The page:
For superficial BCC, topical 5-fluorouracil applied twice daily can be effective after 2-12 weeks and has a high cure rate. Its use in invasive tumours is not established. Iquimod 5% cream is effective in the treatment of superficial BCs and Bowen's disease, however its role in the treatment of other basal cell carcinoma is still under investigation.

The use of adjuvant systemic chemotherapy in BCC is in the research phase and is not currently part of routine management of BCC.

Improvement in basal cell carcinoma symptoms is an important measurement. Specific monitoring may be by clinical follow-up to detect recurrence or the appearance of new primary lesions. This should include visual inspection and palpation for any deeper recurrence, as well as questioning the patients about any altered sensation in the area of the lesion.

Almost 40% of patients with a single basal cell carcinoma will have a second primary within 5 years of the discovery of the initial tumour - so detailed and ongoing follow-up of all patients is very important.

The Basal cell carcinoma symptoms that may require attention are somatic pain from bony infiltration and neurogenic pain if nerve tissue is compressed. Wound care is important in basal cell carcinoma patients with advanced and ulcerative disease.

Regimens Used in the Treatment of This Disease:

Drugs/Products Used in the Treatment of This Disease:


When the diagnosis is BCC, the dermatologist has a number of surgical and non-surgical options. The appropriate treatment depends on the size, location, and characteristics of the tumor, as well as the overall health and needs of the patient. Most BCCs are treated with one of the following:

The dermatologist cuts out the tumor and some of the surrounding healthy tissue. The removed tissue is examined under a microscope to see if all of the skin cancer has been removed.

Performed by a specially trained dermatologic surgeon, Mohs involves removing the visible tumor and then successive layers of skin one at a time until cancer cells are no longer found.

The dermatologist removes the tumor by scraping or “curetting” it, and then burning the base with an electric needle. The latter is “electrodessication.”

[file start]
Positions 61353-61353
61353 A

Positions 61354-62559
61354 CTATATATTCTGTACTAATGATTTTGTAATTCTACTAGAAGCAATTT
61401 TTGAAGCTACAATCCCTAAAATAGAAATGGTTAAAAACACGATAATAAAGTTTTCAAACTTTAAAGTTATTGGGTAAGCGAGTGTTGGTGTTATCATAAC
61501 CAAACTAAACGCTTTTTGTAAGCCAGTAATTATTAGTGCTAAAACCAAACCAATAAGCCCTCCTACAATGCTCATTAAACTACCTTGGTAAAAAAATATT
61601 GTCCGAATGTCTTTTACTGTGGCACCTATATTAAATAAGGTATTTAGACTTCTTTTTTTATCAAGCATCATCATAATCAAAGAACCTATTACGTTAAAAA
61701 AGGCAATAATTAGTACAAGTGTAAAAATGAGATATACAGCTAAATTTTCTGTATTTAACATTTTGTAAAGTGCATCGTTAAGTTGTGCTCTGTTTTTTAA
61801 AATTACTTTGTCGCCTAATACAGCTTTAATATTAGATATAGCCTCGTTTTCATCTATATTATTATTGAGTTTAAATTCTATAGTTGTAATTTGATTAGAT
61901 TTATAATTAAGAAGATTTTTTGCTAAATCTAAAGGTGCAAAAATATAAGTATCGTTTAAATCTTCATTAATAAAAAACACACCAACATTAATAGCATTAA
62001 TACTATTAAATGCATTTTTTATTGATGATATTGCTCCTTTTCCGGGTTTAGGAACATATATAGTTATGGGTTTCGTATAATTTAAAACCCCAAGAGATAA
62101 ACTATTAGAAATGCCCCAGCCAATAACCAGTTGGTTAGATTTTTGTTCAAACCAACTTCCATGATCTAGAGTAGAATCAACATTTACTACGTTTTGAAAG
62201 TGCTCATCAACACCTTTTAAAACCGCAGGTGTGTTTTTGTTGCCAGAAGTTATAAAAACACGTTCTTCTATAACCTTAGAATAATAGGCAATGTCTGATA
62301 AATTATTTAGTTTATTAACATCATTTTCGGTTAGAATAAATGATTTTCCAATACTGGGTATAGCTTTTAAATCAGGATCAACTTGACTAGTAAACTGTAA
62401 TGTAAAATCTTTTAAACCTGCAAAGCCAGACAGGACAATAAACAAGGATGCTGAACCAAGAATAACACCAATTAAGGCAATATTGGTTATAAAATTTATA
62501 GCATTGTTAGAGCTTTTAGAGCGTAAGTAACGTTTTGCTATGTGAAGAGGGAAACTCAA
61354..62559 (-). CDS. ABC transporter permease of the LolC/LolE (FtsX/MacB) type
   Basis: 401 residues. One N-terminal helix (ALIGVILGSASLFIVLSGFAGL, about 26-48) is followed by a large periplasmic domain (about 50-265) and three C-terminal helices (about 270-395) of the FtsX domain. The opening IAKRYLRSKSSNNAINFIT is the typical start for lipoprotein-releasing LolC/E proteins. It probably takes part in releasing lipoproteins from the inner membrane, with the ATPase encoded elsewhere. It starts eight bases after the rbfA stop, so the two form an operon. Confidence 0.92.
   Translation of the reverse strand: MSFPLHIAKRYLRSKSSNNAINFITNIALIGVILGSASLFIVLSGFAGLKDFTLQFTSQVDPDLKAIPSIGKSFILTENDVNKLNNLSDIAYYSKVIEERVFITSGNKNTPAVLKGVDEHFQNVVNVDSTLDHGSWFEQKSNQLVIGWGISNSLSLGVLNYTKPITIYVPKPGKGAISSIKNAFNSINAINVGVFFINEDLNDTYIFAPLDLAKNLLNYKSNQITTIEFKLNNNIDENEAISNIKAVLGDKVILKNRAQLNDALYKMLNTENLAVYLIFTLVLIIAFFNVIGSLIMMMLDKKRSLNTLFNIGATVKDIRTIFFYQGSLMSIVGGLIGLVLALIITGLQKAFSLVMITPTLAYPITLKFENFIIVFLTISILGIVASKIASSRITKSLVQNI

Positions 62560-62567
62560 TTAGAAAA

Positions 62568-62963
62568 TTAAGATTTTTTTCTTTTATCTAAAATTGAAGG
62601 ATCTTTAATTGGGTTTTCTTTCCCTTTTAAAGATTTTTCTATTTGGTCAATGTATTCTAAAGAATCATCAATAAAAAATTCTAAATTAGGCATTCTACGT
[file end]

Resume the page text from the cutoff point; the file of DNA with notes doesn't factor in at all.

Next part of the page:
The dermatologist destroys the tumor by freezing it with liquid nitrogen.

High energy x–rays are used to damage/kill the cancer cells and prevent the growth of new cancer cells.

High-intensity focused light waves are used to destroy the cancerous tissue.

The dermatologist prescribes a cancer-fighting medication, such as imiquimod or 5–fluorouracil, which the patient can apply to the skin cancer at home.

A medication is applied to the skin, and light is used to activate the medication.


After receiving treatment for BCC, follow-up appointments are scheduled. These appointments are essential because studies show that a person who develops BCC has an increased risk of developing another BCC or other form of skin cancer, including melanoma. Follow-up visits also are important because BCC can return after treatment. Cure rates and survival rates are highest with early detection and treatment.
You also should perform regular self–examinations of your skin as this can help detect skin cancer in its earliest stage. Be alert to any non-healing sore and other changes to your skin.

Basal Cell Carcinoma
Basal Cell Carcinoma
|| || Basal Cell Carcinoma ||

Basal Cell Carcinoma

Skin Mucosa and basal cells:

The skin is the largest organ of the body. It serves as a protective barrier between us and the environment, keeping water in and infection out. The skin in composed of two main layers:

  • The epidermis - consisting of keratinised stratified squamous epithelium; and
  • The dermis - a dense connective tissue.

Epidermal components of the skin include hair follicles and hair; sweat, sebaceous and mammary glands; and nails.

The functions of the skin include:
  • Providing a protective barrier from the external environment;
  • Homeostasis - assisting in the regulation of body temperature and water loss;
  • Sensory function - providing information about the external environment;
  • Excretion of body fluids - sweating; and